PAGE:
Monday, January 16, 2006

$0.50 per Patient per Year

Capital I for Internet (it's the only one)

I run across many diabetes programs, technology and clinical trials for new twists on diabetes programs and of course, each one is special and each one involves the people with knowledge looking to impart that knowledge on those with diabetes. In classic educational system style, knowledge osmosis is believed to flow across all participants and hopefully some patients can retain and apply this newly imparted knowledge to their own benefit.

This paradigm has certainly benefitted millions of people with diabetes so far. However, the pace at which diabetes is expanding is far exceeding the System's ability to keep pace. Note the recent series in the New York Times - a raw piece of journalism that was quite honestly difficult for me to read due to its honest portrayal of diabetes and its lack of 'sugar-coated' personal interest styling.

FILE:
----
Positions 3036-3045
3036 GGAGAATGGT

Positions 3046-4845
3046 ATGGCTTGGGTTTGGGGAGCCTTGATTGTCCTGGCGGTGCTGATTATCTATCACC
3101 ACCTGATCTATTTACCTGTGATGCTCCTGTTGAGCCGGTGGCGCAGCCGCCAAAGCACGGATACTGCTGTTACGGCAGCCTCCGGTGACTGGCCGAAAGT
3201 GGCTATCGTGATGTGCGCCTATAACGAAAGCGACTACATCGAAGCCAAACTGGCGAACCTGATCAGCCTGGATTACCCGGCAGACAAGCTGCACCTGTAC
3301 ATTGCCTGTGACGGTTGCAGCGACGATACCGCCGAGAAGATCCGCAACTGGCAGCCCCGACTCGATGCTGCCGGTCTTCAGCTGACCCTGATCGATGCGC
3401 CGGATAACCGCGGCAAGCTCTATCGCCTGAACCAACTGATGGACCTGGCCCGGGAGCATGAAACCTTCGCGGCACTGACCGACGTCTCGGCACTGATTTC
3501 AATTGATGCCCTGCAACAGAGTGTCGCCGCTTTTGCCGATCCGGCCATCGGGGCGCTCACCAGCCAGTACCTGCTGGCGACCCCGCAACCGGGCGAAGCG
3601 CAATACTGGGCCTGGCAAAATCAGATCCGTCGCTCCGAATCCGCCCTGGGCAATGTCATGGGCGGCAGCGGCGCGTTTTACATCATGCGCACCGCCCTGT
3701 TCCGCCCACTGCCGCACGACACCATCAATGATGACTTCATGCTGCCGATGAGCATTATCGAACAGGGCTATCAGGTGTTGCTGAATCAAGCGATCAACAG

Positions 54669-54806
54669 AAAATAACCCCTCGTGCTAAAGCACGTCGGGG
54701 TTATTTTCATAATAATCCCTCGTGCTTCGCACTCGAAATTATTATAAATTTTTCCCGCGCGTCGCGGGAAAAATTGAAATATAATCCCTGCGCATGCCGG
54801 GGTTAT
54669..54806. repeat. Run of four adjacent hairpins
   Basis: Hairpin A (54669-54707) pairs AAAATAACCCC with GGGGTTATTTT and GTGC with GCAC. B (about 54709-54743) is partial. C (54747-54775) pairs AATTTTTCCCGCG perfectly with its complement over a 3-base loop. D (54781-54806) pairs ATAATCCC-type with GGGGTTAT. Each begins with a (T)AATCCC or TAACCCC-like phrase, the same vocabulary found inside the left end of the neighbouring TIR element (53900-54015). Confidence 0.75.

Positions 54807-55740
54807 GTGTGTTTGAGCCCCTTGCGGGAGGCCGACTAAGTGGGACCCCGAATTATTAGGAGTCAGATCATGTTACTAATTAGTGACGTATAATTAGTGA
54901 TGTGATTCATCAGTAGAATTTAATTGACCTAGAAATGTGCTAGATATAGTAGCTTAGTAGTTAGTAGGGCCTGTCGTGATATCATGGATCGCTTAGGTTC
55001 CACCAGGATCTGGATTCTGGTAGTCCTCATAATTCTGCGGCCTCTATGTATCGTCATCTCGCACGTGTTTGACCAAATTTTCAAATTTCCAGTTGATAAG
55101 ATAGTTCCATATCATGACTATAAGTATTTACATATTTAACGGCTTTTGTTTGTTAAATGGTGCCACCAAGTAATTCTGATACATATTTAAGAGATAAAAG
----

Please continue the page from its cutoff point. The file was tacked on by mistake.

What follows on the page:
One piece of information that I came across not too long ago has been especially troublesome for me. In the arena of Public Health, the goals are not necessarily or realistically applied to individuals but to improving the lot of a larger population. One population based diabetes program in the NYC area, coincidentally, told us that they only have a diabetes program budget of 50 cents to spend for each patient in the greater Metropolitan area of several million people. Consider that approximately 7% of the population has diabetes. That's a lot of patients. I'm just not sure how much you can really expect to accomplish within a classical education paradigm given that one stamp per patient per year could consume 74% of that program's budget! "Aha, then let's put up a website and save that postage." With the rise of the Internet, unfortunately too much of the research and focus of diabetes program managers has the Internet at the center of their diabetes education strategy. Consider that there are still millions of patients who lack convenient access to the Internet and that this same demographic also has a disproportionate share of the diabetes in this country. Alas there is no panacea for getting the word out. No one size fits all approach to improving our future.

There is no shortage of technology; no shortage of test strips. No shortage of paper or Emergency Room trips. But what will come to light in 2006 is how much emphasis must be placed on interpersonal communication as a powerful diabetes program and not from a program designed in the classical diabetes education model.